A new survey shows more than half of California farmers have struggled to find enough labor to pick all their crops.
The study, which was released last week by the California Farm Bureau Federation (CFBF) and the University of California, Davis, coincides with a push among lobbying groups for a legislative solution that would help bridge the gap. As of late April, Politico was reporting the groups had reached a tentative compromise with Congress that would please both farm and labor advocates—expanding the H-2A seasonal guest worker program, and providing immigrant farmworkers with a path to citizenship.
The survey’s conclusions align neatly with this effort: “CFBF is encouraged by interest from the 116th Congress to address this issue in a bipartisan manner,” it reads. “Farm Bureau and other agricultural organizations will continue to work with Congress to create a secure, flexible, market-based agricultural immigration program.”
A little more than 1,000 California farmers responded to the survey, which focuses on challenges in recruiting and maintaining a workforce. About 40 percent of respondents said they primarily grow wine grapes or tree nuts, but a variety of industries were represented—from vegetable and berry growers to hay farmers and dairies. Nearly 90 percent of farmers surveyed reported that they had raised wages in recent years in hopes of hiring enough people, and more than half said they’d invested in labor-saving technology.
In general, farmers’ self-reported labor challenges increased during the five years the survey covered. According to the study, a full 56 percent of California farmers have been unable to find enough laborers to pick their primary crop at some point in the past five years, while 70 percent say they had more trouble in 2017 and 2018 than they did before then. In 2014, just under 25 percent of growers reported that they couldn’t hire all the workers they needed to harvest their main crop. The overall trends outlined in the study did not seem markedly exaggerated by the Trump administration’s shifts in immigration policy.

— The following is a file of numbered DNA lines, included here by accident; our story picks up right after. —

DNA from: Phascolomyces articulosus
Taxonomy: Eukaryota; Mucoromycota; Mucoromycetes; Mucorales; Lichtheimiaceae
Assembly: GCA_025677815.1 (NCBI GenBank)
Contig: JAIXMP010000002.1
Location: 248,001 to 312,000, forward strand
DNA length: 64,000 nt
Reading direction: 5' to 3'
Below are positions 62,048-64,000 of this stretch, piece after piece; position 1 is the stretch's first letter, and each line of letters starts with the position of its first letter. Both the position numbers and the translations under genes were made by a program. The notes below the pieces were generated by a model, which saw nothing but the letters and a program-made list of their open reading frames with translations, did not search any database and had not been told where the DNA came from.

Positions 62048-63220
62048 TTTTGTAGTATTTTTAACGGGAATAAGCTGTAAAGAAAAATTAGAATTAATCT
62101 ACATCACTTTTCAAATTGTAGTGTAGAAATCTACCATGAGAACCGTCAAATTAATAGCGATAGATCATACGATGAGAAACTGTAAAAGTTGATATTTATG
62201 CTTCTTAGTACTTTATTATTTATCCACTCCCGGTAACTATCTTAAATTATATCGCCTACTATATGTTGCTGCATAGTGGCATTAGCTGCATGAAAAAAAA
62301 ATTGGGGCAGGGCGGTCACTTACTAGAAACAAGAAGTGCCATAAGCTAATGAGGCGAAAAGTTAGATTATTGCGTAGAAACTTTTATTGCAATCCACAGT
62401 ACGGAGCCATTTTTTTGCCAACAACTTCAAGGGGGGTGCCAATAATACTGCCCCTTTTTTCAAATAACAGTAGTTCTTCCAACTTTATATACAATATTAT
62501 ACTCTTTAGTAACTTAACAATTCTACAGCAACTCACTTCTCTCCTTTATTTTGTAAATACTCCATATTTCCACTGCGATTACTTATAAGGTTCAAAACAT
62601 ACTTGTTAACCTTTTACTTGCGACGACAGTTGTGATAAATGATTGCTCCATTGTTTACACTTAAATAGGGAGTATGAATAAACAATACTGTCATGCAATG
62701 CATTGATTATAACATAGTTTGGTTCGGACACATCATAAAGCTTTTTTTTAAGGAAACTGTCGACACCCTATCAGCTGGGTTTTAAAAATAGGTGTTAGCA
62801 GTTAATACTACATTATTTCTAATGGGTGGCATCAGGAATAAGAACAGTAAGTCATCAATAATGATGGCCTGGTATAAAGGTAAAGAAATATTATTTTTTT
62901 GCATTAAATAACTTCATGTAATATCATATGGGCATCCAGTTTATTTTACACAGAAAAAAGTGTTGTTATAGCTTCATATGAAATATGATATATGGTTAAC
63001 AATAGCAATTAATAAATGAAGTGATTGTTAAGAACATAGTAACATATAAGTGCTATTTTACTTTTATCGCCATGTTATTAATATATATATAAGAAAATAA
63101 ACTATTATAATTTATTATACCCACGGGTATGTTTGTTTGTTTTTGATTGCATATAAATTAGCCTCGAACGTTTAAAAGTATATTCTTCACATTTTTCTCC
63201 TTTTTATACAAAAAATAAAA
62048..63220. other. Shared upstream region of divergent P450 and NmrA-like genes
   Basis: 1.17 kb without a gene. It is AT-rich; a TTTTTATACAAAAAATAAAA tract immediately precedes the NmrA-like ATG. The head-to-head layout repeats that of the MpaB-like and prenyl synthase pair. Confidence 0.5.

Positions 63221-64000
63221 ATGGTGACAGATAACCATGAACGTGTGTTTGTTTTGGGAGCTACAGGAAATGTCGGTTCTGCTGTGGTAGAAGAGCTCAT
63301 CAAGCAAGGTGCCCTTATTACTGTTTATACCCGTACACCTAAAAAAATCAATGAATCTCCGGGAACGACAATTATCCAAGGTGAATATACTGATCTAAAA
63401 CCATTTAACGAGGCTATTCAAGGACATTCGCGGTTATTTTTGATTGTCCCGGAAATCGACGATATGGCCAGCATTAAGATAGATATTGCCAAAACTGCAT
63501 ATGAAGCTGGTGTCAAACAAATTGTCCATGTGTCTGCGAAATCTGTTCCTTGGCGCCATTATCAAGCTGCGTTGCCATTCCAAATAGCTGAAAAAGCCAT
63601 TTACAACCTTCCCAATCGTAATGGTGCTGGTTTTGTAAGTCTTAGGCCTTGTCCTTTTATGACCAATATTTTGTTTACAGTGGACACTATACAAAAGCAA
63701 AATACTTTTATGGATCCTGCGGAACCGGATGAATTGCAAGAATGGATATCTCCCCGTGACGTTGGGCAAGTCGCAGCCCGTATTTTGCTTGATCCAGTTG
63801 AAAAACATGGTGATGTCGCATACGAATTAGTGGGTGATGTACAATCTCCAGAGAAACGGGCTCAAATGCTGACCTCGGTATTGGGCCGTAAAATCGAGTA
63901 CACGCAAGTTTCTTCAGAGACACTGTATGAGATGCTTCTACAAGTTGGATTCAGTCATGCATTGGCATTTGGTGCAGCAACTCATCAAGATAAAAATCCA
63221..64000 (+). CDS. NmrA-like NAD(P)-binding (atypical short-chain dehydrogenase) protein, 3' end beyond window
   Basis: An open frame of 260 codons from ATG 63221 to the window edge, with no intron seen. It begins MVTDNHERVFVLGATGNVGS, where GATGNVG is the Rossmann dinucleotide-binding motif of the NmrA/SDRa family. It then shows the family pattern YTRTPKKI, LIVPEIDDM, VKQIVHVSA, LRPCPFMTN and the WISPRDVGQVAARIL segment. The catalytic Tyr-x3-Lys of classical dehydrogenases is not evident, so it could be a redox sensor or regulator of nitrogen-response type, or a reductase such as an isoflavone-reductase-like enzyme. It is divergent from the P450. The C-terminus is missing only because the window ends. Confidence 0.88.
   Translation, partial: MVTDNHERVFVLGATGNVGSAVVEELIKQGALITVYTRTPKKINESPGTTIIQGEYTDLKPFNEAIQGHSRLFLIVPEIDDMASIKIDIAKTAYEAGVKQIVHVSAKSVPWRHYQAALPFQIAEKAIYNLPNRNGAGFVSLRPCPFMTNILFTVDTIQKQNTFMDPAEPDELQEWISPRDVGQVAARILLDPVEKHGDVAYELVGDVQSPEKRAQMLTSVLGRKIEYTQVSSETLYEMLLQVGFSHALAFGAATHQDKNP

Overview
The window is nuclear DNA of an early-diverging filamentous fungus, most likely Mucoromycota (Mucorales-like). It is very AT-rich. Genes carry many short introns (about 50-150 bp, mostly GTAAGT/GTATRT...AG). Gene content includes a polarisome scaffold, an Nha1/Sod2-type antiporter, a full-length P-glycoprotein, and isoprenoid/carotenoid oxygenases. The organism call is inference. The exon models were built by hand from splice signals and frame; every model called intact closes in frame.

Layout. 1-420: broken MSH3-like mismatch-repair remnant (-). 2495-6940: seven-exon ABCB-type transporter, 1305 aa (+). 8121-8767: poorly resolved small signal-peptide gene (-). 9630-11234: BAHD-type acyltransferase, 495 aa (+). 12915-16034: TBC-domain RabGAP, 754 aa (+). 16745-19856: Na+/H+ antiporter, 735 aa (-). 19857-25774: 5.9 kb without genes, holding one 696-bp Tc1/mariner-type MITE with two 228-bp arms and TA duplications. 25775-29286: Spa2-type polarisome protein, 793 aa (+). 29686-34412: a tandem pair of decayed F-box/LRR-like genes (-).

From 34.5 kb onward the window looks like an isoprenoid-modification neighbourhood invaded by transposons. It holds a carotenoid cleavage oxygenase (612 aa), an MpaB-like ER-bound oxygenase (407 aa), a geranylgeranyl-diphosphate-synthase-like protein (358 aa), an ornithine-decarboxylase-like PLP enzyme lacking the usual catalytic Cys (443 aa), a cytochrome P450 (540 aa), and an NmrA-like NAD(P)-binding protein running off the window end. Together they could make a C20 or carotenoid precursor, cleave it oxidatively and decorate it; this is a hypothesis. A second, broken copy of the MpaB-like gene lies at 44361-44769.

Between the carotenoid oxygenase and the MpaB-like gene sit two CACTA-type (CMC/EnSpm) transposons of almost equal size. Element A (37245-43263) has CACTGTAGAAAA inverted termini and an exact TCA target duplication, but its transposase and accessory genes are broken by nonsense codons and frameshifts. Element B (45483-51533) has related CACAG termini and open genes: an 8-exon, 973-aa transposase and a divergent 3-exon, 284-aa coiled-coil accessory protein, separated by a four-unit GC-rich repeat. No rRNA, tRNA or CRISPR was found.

An estimated 50 to 70 percent of California’s hired farm workers are not authorized to work in the United States, according to the study. The H-2A program, which is designed to provide a legal pathway for seasonal employees, was utilized by just six percent of survey respondents, and the write-up includes quotes from two farmers who say the program is unworkable for small growers. H-2A has long been criticized from all angles: Farm groups argue that the program isn’t flexible enough and that its labor requirements are burdensome on host farmers; the United Nations’ Special Rapporteur on trafficking argued in 2016 that it exposes participants to the risk of exploitation.
Democrats and Republicans have floated various fixes for the agricultural guestworker program in recent years. Democrats have repeatedly backed a “blue card” proposal that ensures a path to citizenship for farmworkers. A 2017 effort was spearheaded by Rep. Bob Goodlatte (R-VA) to replace H-2A with a new H-2C visa, which would have moved the program to the United States Department of Agriculture from the Department of Labor and eliminated its signature heightened minimum wage as well as housing and transportation requirements.
A compromise would likely blend elements of both proposals. In the meantime, with human workers in short supply, California farmers will likely continue to search for automated solutions to the labor shortage.